I am reminded frequently and personally that nothing remains the same. New understandings excite me until they remind me of how much I have forgotten and how much I have never known. In the past few years I audited a condensed graduate Bible course each summer. Why? I do it for several reasons: (1) the joy of discovery; (2) the humility of awareness; (3) the soberness of responsibility; and (4) the reminder of personal ignorance.

We measure ourselves through comparisons. When we stop judging others and evaluate self, comparisons frequently disturb us. Physically, I dislike what is happening to my strength and balance in the decade of my 60s. My dislikes are based on my comparisons to the decade of my 20s. Expectations in the 60s should be based on capabilities of the 60s, not the capabilities of the 20s. Self-comparisons are never kind or fair!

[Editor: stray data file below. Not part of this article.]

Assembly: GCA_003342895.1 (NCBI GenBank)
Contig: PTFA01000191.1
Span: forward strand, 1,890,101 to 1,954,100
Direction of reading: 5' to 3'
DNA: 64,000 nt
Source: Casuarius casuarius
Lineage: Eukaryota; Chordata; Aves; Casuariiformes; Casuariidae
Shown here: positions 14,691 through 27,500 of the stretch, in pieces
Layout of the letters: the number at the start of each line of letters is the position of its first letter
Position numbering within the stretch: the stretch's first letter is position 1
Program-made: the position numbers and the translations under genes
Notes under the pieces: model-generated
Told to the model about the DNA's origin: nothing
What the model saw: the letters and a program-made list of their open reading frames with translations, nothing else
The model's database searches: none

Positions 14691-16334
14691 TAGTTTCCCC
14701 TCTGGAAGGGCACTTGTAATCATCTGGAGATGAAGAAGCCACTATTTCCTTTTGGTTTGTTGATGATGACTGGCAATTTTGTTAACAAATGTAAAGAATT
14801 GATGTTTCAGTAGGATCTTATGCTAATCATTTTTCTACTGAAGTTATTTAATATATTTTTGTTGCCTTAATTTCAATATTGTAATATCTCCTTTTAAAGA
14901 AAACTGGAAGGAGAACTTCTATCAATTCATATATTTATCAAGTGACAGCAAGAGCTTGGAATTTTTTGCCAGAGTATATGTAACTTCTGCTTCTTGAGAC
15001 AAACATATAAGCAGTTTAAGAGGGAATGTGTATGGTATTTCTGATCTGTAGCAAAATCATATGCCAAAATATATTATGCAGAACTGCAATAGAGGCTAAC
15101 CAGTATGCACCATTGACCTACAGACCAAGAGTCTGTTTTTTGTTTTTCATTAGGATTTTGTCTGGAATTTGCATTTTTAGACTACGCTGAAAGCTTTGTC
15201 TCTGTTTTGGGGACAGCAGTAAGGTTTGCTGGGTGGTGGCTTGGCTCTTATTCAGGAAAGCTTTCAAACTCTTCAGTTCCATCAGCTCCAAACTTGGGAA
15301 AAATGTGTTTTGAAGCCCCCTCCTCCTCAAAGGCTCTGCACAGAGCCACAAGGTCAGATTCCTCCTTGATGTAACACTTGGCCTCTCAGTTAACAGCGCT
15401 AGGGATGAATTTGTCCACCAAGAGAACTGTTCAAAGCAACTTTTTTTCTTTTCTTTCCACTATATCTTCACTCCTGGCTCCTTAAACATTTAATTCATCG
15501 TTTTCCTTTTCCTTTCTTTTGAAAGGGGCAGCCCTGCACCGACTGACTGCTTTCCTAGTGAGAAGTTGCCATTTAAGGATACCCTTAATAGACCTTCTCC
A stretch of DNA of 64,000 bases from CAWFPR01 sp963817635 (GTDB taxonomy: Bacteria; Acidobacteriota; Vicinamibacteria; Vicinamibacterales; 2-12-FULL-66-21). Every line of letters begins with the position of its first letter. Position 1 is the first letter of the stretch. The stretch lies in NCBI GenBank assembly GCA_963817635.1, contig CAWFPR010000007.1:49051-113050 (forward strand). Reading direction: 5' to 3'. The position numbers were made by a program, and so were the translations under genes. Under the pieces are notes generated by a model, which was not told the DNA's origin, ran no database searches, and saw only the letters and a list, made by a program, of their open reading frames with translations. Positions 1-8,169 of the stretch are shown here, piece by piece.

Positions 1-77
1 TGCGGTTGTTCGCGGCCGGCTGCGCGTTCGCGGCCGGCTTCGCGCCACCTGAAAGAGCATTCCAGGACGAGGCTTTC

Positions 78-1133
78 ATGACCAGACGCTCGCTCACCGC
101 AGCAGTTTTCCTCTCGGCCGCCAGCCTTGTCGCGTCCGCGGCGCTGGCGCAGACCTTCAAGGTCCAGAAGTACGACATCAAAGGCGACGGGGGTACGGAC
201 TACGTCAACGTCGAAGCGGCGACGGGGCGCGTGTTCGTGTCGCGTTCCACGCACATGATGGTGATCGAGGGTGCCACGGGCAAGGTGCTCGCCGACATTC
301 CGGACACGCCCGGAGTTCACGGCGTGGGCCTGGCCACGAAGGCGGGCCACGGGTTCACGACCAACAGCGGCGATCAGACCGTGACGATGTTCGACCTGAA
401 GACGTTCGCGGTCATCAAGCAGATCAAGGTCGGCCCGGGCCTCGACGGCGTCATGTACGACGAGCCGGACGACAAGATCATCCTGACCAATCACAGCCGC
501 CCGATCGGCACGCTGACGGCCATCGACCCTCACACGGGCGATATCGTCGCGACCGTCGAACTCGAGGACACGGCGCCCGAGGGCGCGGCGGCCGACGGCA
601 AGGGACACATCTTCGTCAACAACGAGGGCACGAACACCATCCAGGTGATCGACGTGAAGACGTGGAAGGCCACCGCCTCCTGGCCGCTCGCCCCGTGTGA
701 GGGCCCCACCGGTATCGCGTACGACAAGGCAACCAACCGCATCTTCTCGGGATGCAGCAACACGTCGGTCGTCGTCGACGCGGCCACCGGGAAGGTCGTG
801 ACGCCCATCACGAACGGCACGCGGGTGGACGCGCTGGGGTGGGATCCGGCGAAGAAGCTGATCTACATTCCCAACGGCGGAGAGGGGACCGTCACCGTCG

But at times self-comparisons are encouraging. Mentally, I like to compare my understandings of my 60s’ decade to my understandings of my 20s’ decade. I appreciate the mental rewards of forty years of experience. I like the benefits of “hindsight.” I enjoy the values of decades of study, thinking, and understanding.

With each Christian, spiritual comparisons are both encouraging and discouraging. Spiritual development is always a growth and maturing process. As we each spiritually develop, certain awarenesses are essential. (1) Never base personal spiritual development on the failures of others. (2) Always remember you are growing toward God’s thinking. (3) Humbly accept your ignorance. (4) Ever allow better biblical understandings to guide you toward God’s priorities. Growth toward spiritual maturity always requires the willingness to change. Why? Imperfect humans are growing toward the perfect God.